Re: Why can’t for-of be applied to iterators?

Andrea Giammarchi andrea.giammarchi at gmail.com
Tue Jun 11 11:07:22 PDT 2013


so you are saying instanceof would be bad while 'nextable' (same 'thenable'
concept) is a better approach?

Ages ago, I was using PHP SPL a lot and found the interface approach very
simple and nice, it's more suitable for Proxy objects in JS though...
that's why I've talked about mixin, to drop repeasted code that will
implement same thing for every ArrayLike object:
http://www.php.net/manual/en/class.iterator.php (Empty Iterator)

I also think is hard to distinguish between for/in'able' and for/of'able'
since first kind always worked with pairs/entries like objects while second
seems to be more ... well ... complicated for no concrete reason (from a
user prospective)

In any case, if a generic next(){} function to attach to any instance would
make it iterable then is fine and easy enough to explain.

cheers


On Tue, Jun 11, 2013 at 11:01 AM, Allen Wirfs-Brock
<allen at wirfs-brock.com>wrote:

>
> On Jun 11, 2013, at 10:22 AM, Andrea Giammarchi wrote:
>
> I believe Iterator should be an interface and not a class so I could
> extend Array or ArrayLike implementing Iterator, when/if necessary, in
> order to have a for/of compatible class.
>
> We don't have interfaces ... I know, we could have mixins though,
> compatible with @@things too.
>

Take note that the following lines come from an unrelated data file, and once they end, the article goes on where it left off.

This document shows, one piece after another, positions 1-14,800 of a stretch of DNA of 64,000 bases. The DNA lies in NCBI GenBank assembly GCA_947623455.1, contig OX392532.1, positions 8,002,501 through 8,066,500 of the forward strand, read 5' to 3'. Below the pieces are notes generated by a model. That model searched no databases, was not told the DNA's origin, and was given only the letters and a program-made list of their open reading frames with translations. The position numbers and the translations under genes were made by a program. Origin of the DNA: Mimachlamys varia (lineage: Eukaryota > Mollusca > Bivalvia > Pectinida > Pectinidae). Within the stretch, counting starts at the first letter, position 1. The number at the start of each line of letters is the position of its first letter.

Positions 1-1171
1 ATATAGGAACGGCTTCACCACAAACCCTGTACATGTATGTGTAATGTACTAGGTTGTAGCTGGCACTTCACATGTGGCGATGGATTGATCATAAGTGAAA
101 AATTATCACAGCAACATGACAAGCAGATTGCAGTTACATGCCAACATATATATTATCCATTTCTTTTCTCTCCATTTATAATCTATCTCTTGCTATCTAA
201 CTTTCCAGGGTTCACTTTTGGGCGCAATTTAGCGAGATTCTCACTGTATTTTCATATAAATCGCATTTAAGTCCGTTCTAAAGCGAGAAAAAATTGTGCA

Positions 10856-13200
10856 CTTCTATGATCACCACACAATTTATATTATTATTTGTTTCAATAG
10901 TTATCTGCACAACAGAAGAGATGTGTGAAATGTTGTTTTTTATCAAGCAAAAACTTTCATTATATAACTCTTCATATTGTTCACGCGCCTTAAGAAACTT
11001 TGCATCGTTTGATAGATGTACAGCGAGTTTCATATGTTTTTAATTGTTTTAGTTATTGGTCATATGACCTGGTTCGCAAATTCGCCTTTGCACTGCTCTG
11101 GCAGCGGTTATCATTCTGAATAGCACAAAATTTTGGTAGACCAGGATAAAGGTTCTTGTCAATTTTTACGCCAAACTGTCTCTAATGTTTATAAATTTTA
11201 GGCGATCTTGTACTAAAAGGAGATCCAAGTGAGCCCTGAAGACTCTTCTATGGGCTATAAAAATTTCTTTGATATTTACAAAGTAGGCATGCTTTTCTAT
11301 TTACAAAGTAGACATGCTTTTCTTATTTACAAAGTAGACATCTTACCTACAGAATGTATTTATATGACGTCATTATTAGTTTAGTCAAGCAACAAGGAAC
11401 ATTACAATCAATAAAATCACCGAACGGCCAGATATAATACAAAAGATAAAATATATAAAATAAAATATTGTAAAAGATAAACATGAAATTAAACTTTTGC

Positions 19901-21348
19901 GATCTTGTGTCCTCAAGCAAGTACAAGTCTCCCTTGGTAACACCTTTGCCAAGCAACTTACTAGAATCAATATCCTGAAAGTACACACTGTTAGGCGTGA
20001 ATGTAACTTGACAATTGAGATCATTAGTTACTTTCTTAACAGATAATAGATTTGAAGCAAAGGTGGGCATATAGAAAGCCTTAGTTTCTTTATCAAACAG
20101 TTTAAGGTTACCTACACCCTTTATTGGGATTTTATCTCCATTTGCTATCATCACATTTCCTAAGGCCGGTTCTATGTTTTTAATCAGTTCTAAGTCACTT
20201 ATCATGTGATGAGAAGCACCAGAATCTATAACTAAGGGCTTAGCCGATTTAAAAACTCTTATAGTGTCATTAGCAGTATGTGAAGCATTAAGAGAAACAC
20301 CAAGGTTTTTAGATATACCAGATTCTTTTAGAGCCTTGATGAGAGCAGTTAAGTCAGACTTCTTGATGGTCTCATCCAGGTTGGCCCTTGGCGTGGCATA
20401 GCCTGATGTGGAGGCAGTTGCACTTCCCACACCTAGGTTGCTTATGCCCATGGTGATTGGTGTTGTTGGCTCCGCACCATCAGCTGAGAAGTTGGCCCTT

>
> Even if we had an Iterator abstract class, it would simply be there as an
> connivence for Iterator implementors.  I would never specify for-of as
> doing a instanceof-like check on Iterator.  Duck-typing is what is need in
> this situation.
>
> While we don't have interfaces as a linguistic form,  we use implicit
> interfaces all the time.  Any duck-typing check, whether explicit or
> implicit (via an unguarded method call) is conceptually checking for an
> implicit interface.
>
> Allen
>
>
> My 2 cents
>
>
> On Tue, Jun 11, 2013 at 9:41 AM, Brandon Benvie <bbenvie at mozilla.com>wrote:
>
>> On 6/11/2013 5:50 AM, Tab Atkins Jr. wrote:
>>
>>> On Tue, Jun 11, 2013 at 2:08 AM, Axel Rauschmayer <axel at rauschma.de>
>>> wrote:
>>>
>>>> On the other hand, turning every iterator into an iterable puts the
>>>> burden
>>>> on people implementing iterators: they have to implement the iterable
>>>> interface.
>>>>
>>> That's... not really a burden.  It's literally just adding an
>>> @@iterator method whose body is "return this;".  It's the right place
>>> to put the burden, too - manual iterator authors are much, much fewer
>>> than for-of users.
>>>
>>
>> It may be worth noting that, while it hasn't made it into the ES6 spec
>> (yet?), the iterators strawman [1] (and modules_standard strawman [2]) had
>> an `Iterator` class that all the builtin iterators (Map, Set, Generator,
>> etc.) inherited from who's prototype had @@iterator built in. So usually
>> the only burden for iterator authors was to create a class that inherited
>> from Iterator.
>>
>>     import { Iterator } from '@iter';
>>     class MyIterator extends Iterator { /*...*/  }
>>
>>
>> [1] http://wiki.ecmascript.org/**doku.php?id=harmony:iterators<http://wiki.ecmascript.org/doku.php?id=harmony:iterators>
>> [2] http://wiki.ecmascript.org/**doku.php?id=harmony:modules_**standard<http://wiki.ecmascript.org/doku.php?id=harmony:modules_standard>
>>
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